Sunday, February 3, 2008

IIT JEE Revision - Ch. 7. CHEMICAL EQUILIBRIA - Core Points

Chemical equilibrium

JEE Syllabus

Chemical equilibrium:
Law of mass action;
Equilibrium constant,
Le Chatelier's principle (effect of concentration, temperature and pressure); Significance of ΔG and ΔGo in chemical equilibrium;

Solubility product, common ion effect,
pH and buffer solutions;
Acids and bases (Bronsted and Lewis concepts);
Hydrolysis of salts.

The syllabus has two main components: Equilibrium among ions and equilibrium among compounds

There are reactions where one can see the reverse action also to be active and see the equilibrium point. In this case

A + B → C + D and

C+D → A+B both reactions keep taking place.

At the point of equilibrium the rate of both reactions is same. Formation of A+B is equal to consumption of A+B.

Rate of forward reaction = k-f[A][B]

Rate of reverse reaction or backward reaction = k-r[C][D]

Therefore k-f[A][B] = k-r[C]{D]

This gives k-f/k-r = [C]{D]/[A][B]

The equilibrium constant is always written as products by reactants.

For the a general reaction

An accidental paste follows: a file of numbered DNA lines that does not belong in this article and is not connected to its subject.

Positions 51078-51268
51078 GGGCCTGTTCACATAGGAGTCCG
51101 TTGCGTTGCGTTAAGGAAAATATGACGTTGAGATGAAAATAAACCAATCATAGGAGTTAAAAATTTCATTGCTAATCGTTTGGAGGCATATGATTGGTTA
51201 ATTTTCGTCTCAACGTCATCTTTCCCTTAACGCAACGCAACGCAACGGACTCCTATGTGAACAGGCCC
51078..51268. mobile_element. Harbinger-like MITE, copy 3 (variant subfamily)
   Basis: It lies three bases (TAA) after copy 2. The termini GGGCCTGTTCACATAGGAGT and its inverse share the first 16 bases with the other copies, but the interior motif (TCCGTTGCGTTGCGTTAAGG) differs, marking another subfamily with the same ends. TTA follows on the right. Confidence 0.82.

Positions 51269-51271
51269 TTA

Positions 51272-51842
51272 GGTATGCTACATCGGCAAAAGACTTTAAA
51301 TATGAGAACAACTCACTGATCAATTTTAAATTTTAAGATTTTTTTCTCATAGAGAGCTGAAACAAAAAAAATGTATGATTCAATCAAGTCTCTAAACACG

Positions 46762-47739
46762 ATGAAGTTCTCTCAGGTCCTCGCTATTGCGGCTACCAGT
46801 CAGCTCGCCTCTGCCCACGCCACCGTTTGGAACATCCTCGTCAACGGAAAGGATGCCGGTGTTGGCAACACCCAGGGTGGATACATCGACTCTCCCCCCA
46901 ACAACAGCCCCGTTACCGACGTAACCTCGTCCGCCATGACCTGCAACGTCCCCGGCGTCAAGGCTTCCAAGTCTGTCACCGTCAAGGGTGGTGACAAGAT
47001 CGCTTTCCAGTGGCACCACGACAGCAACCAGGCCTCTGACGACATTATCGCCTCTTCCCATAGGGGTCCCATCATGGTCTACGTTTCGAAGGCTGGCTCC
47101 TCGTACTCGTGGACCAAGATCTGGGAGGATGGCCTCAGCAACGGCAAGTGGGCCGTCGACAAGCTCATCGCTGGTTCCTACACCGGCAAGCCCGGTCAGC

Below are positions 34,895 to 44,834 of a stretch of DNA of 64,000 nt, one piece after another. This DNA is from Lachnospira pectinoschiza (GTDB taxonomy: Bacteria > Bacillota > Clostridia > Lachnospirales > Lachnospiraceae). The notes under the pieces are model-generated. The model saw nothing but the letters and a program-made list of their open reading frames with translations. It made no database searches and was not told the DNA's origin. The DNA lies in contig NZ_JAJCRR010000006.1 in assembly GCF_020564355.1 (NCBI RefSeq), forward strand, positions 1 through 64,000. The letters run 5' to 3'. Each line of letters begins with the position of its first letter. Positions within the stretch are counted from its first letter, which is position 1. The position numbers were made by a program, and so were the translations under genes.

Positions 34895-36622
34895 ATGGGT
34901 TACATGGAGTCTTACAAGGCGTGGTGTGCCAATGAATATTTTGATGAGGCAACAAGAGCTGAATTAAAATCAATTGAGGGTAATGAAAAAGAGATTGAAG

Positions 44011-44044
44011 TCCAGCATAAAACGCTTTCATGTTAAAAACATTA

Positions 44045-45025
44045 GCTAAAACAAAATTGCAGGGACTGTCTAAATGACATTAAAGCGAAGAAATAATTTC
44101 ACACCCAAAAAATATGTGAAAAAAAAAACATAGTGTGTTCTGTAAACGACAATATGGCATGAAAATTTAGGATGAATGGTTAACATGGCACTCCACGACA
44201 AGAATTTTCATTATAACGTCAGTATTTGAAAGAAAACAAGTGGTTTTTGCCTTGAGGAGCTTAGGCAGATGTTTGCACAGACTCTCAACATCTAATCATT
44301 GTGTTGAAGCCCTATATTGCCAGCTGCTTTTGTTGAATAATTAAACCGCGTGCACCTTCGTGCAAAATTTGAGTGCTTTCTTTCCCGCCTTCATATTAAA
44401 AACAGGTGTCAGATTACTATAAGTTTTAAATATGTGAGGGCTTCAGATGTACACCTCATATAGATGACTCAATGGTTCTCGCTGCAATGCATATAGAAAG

aA + bB ↔ cC+dD (Normal two arrows are used for reversible reaction. Only one arrow with heads on both sides is used here to tide over the inability to show two arrows.)

k-eq = [C]^c[D]^d/[A]^a[B]^b

The equilibrium constant may or may not have units.

In the case of 2A ↔ 2B +C

The units of equilibrium constant are going to be: (mol/l)^2(mol/l)/(mol/l)^2

= mol/l

Ionic Equilibrium – Introduction

Acids, basess and salts when dissolved n water dissociate to some extent and form ions. In the ion formation, an equilibrium is established between ionized and unionized (whole) molecules as this ionization is a reversible reaction. Such an equilibrium that involves ions is called ionic equilibrium.

Acids and bases definitions (Arrhenius, Bronsted and Lewis)

Arrhenius defined acid as a hydrogen compound which in water solution give hydrogen ions.
He defined base as a hydroxide compound which in water solution gives hydroxide ions.

Lowry and Bronsted
An acid is defined as a substance having a tendency of lose or to donate one or more protons.
A base is defined as a substance having a tendency to accept or add a proton

Lewis Theory of Acids and Bases

Acid: An acid is any substance (molecule, ion or atom) that can accept a lone pair of electrons to form a coordinate bond (*Remember coordinate bond and lone pair topics in chapter on Bonding)

Base: Base is any species (molecule, ion or atom) that can donate a lone pair of electrons to form a co-ordinate bond.

Ostwald’s Dilution law
α = SQRT(K/C)

α = Total mole of acid or base dissociated/Total mole of acid or base present in the solution

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